Distributed in the following activities: 1. Initial productive projects for COP$107,056,659; 2. staff transportation and per diem COP$28,396,439; 3. Incorporation of refreshment rooms in all nine (9) rural settlements for COP$24,564,000; 4. Incorporation of a bus to Granja Fedecacao in San Vicente de Chucurí for COP$2,874,600 and priority social investment for the year 2018 (Christmas, novenas and fairs) for COP$12,375,000.
 It includes, among the most important management programs: excavation materials, slopes, landscaping, explosives, water resources, liquid and solid waste, camps, emissions and noise, traffic, forest use, plant cover removal, wildlife, stakeholder engagement and information, hiring unskilled local labor, environmental education, SME empowerment, land negotiation, easement acquisition and mitigation of affected social infrastructure, archaeological prospecting and monitoring.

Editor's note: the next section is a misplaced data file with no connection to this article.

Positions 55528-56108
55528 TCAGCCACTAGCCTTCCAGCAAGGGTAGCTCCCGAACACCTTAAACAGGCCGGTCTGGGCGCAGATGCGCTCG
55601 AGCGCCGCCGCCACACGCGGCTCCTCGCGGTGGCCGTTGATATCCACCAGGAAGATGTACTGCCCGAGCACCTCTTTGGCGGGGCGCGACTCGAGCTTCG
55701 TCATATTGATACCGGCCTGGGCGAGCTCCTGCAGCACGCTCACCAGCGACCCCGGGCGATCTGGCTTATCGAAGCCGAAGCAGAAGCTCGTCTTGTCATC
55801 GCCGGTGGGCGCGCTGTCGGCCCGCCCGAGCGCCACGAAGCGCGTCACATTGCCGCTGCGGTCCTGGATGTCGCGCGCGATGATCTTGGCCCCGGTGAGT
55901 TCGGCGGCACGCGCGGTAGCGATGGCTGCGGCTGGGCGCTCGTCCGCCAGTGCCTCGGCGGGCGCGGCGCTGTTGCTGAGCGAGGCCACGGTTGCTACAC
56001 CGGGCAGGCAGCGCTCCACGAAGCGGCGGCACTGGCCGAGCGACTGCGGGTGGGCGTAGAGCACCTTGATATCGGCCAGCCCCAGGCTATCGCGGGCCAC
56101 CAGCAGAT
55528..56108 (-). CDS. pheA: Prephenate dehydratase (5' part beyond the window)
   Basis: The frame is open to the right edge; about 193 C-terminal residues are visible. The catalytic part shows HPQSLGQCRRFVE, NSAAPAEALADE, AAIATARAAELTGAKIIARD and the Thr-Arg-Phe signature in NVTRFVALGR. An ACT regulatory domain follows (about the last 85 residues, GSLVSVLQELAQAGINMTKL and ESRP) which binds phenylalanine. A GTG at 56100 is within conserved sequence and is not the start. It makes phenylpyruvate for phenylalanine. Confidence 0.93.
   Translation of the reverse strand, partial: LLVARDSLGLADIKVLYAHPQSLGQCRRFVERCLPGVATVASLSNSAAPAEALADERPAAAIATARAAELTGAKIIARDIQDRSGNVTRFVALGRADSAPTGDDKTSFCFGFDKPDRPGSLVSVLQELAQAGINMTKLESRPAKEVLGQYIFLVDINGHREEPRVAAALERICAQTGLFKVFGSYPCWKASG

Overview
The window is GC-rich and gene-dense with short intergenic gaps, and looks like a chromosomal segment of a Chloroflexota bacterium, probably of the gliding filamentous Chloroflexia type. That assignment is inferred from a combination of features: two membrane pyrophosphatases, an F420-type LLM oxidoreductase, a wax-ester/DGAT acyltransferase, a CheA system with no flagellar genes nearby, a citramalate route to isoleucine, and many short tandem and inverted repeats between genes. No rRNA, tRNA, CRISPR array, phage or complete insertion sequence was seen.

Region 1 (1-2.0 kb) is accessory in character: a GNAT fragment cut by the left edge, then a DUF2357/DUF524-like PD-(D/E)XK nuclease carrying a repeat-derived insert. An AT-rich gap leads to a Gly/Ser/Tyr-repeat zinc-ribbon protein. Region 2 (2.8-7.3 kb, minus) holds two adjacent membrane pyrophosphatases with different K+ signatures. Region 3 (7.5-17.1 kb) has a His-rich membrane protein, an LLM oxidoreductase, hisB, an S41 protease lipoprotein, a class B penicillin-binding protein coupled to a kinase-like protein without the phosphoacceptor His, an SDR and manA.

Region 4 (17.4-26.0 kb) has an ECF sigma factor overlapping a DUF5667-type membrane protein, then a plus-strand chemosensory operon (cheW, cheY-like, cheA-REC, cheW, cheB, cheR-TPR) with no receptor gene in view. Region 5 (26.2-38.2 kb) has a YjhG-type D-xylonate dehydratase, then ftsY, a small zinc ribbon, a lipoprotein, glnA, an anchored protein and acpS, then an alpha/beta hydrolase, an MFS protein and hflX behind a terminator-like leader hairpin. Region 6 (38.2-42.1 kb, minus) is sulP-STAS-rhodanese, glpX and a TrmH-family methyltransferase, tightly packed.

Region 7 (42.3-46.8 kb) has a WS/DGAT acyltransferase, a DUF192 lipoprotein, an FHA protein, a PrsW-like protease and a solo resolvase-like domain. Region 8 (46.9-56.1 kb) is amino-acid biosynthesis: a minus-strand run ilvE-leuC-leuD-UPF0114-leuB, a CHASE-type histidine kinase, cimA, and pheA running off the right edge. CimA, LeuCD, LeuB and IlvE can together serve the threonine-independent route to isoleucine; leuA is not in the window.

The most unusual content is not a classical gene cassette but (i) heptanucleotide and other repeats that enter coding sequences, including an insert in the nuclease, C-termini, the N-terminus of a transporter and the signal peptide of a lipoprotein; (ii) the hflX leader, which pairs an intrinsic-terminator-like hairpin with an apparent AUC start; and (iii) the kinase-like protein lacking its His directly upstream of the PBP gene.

Floods (torrential floods) and droughts, extended periods of warm temperatures, rainfall variability, among others.
 Programs that report a level of compliance of less than 100% (5 out of 23) are: Solid waste management (83.25%), forestry exploitation management (73.2%), hiring of unskilled local labor (93.4%), environmental and social relations education for contractors and workers (98%), and land negotiation (91%).
 Programs that report a level of compliance of less than 100% (8 out of 20) are: Land negotiation (96%), support for environmental education in roadside schools (57%), strengthening of community participation (88%), environmental education and on relations with the social environment for contractors and workers (96%), management and removal of vegetation cover (87%), forestry exploitation and management (75.3%), traffic management (75%) and management of noise and emission sources (89%).
 Ministry of Environment and Sustainable Development.